(Showtime) It's almost impossible to take Shameless seriously as a drama. It's such an over-the-top conglomeration of misfortune, selfishness, malicious intent, and cynicism that it stretches the imagination to believe that so many miserable people with so many strange problems could exist in one family. It's like watching a big, sticky ball of unidentifiable goo go rolling slowly down the highway. However, there's something inherently funny about that goo. Maybe it's bitter laughter in response to a story that hits a little too close to the ignominious suffering of real life, or maybe it's shocked laughter in response to a series of far-fetched tragedies that produce a histrionic satire of reality. In either case, Shameless is oddly fascinating in its own twisted way.
Based on the English series of the same name, the show follows the exploits of the Gallagher family, a collection of losers and miscreants who cohabitate grudgingly in a house on Chicago's South Side. Sheila Jackson (Joan Cusack) is ostensibly the matriarch of the family, but she's largely absent due to her crippling agoraphobia that has kept her secluded in her bedroom for years. Throughout Season Two, she begins taking a prescribed number of steps outside the house each day, getting closer and closer to her goal of psychological freedom.
Frank Gallagher (William H. Macy) – father in name only – is also mostly absent due to his alcoholism and espoused philosophy of parental neglect as a path to fostering strength and independence in children. He's terrified that Sheila's condition will improve and she'll discover that he's been using her disability money to drink himself into oblivion.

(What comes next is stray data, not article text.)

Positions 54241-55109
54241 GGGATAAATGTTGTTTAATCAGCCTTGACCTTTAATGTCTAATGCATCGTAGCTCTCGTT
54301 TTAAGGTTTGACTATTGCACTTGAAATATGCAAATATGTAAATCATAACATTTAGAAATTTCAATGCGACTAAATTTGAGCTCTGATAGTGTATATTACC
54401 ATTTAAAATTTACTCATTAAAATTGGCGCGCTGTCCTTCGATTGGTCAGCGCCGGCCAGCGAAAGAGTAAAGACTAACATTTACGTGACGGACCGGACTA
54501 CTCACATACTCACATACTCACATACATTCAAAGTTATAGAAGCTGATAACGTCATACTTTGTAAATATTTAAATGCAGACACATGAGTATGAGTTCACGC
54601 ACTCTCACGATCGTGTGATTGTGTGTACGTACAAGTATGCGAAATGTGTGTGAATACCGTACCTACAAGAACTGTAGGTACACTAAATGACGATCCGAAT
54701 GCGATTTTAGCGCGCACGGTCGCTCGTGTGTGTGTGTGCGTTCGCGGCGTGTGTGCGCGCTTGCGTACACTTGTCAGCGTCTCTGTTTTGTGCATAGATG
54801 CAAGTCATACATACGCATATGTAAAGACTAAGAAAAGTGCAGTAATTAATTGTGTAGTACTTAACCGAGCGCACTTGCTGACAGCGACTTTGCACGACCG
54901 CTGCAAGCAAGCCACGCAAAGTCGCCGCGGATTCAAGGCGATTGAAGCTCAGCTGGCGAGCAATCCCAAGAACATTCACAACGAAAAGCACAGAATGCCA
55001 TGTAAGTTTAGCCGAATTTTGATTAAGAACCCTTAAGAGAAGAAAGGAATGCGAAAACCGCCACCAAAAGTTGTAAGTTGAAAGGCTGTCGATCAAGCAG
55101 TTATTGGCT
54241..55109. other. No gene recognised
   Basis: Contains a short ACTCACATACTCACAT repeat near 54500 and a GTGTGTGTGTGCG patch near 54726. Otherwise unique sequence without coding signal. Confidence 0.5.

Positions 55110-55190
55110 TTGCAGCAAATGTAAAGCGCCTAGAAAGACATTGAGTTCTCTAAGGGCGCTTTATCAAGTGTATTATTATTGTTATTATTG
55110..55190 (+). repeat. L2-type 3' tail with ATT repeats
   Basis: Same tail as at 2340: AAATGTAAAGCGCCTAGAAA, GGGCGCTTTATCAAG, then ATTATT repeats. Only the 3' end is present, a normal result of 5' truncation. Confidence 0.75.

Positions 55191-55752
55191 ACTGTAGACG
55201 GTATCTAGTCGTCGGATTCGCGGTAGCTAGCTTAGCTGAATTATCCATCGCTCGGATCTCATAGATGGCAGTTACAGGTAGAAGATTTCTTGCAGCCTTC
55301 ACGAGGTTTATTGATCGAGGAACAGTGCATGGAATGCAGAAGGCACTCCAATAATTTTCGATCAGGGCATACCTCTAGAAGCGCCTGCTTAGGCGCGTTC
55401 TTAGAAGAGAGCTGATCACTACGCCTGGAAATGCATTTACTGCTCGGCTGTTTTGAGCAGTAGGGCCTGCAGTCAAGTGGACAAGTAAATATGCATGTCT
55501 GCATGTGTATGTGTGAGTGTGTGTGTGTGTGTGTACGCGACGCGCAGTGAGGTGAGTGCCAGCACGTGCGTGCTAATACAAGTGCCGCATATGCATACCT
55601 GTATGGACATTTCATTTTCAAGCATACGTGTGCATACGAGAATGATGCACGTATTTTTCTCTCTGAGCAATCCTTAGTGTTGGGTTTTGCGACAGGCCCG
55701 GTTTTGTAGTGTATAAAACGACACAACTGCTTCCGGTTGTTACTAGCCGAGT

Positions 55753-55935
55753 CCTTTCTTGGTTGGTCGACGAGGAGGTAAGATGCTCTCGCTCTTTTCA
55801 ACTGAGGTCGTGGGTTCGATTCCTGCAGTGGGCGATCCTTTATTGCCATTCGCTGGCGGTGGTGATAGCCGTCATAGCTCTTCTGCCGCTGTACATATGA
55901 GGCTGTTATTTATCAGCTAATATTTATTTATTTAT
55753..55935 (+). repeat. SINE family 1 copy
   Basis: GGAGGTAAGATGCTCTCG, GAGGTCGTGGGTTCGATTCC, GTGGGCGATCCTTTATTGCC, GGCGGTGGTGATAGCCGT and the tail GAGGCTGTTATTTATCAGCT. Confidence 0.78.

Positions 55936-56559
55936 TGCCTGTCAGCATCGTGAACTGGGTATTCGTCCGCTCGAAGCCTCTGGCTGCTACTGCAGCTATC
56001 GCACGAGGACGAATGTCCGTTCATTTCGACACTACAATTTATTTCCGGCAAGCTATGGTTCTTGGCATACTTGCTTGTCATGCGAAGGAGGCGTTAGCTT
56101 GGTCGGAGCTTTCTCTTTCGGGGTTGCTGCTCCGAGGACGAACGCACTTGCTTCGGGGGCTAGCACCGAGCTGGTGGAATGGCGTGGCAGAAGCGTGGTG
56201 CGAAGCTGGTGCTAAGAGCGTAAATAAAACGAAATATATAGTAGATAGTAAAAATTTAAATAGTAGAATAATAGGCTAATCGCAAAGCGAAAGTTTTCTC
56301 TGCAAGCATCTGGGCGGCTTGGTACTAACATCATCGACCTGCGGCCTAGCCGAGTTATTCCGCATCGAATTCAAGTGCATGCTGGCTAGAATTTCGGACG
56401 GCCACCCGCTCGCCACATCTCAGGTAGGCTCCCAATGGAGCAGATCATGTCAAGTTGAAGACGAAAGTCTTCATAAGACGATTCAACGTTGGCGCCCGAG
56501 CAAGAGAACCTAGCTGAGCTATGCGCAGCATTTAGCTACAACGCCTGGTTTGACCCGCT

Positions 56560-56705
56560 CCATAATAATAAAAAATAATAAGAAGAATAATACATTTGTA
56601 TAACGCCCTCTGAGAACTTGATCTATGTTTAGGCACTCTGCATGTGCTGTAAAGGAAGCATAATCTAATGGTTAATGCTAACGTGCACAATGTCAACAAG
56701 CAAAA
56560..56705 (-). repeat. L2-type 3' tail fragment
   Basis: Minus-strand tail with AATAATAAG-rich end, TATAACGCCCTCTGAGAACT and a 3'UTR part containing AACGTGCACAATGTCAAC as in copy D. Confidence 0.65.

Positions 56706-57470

Frank's approach to parenting – and to life in general – becomes a bit more understandable when we meet his mother Peg (Louise Fletcher). She's a monstrously overbearing and cruel woman who has been in prison for various illegal activities for much of her later years. She verbally abuses Frank and tells him he's worthless at every opportunity.
Care of the Gallagher/Jackson brood falls to Fiona Gallagher (Emmy Rossum). She's the eldest daughter, and probably the closest to a decent, responsible character the show has to offer. She works a thankless job waiting tables at a night club to put food on the table for the children. She's constantly on the lookout for eligible men, but often finds them to be either married or criminally-inclined.
The strange thing about watching Shameless is that you're never quite sure who to root for. Just when you start to sympathize with a particular character, they do something that's either idiotic and self-destructive or horrifying and completely unforgivable. This lack of narrative coddling can be off-putting at times, but from a storytelling standpoint it's pretty bold and interesting to watch. One is reminded of the work of celebrated miserablist Todd Solondz, only with a bit more of a sarcastic edge to the material.
Different people will enjoy Shameless for different reasons. In a way, it's like the guilty pleasure of watching a trashy soap opera, but rather than seeing well-to-do people screwing each other over, you're watching desperately poor people scrabbling to survive in an environment that promotes bad choices and cycles of abuse. This social commentary is refreshing in its deviation from the standard television formula in which life is portrayed to be fundamentally okay. Shameless keeps you on your toes by suggesting that – much of the time – it isn't. The lives of the Gallaghers may not be entirely believable, but they're certainly darkly entertaining and grimly comic, like watching the slow-motion wreck of a train filled with clowns.
For Fans Of: Happiness, Welcome to the Dollhouse, Californication, Skins, Extras, The Office
Why We Like It: a dark carnival of misfortune, elements of sharp social commentary, doesn't pull its punches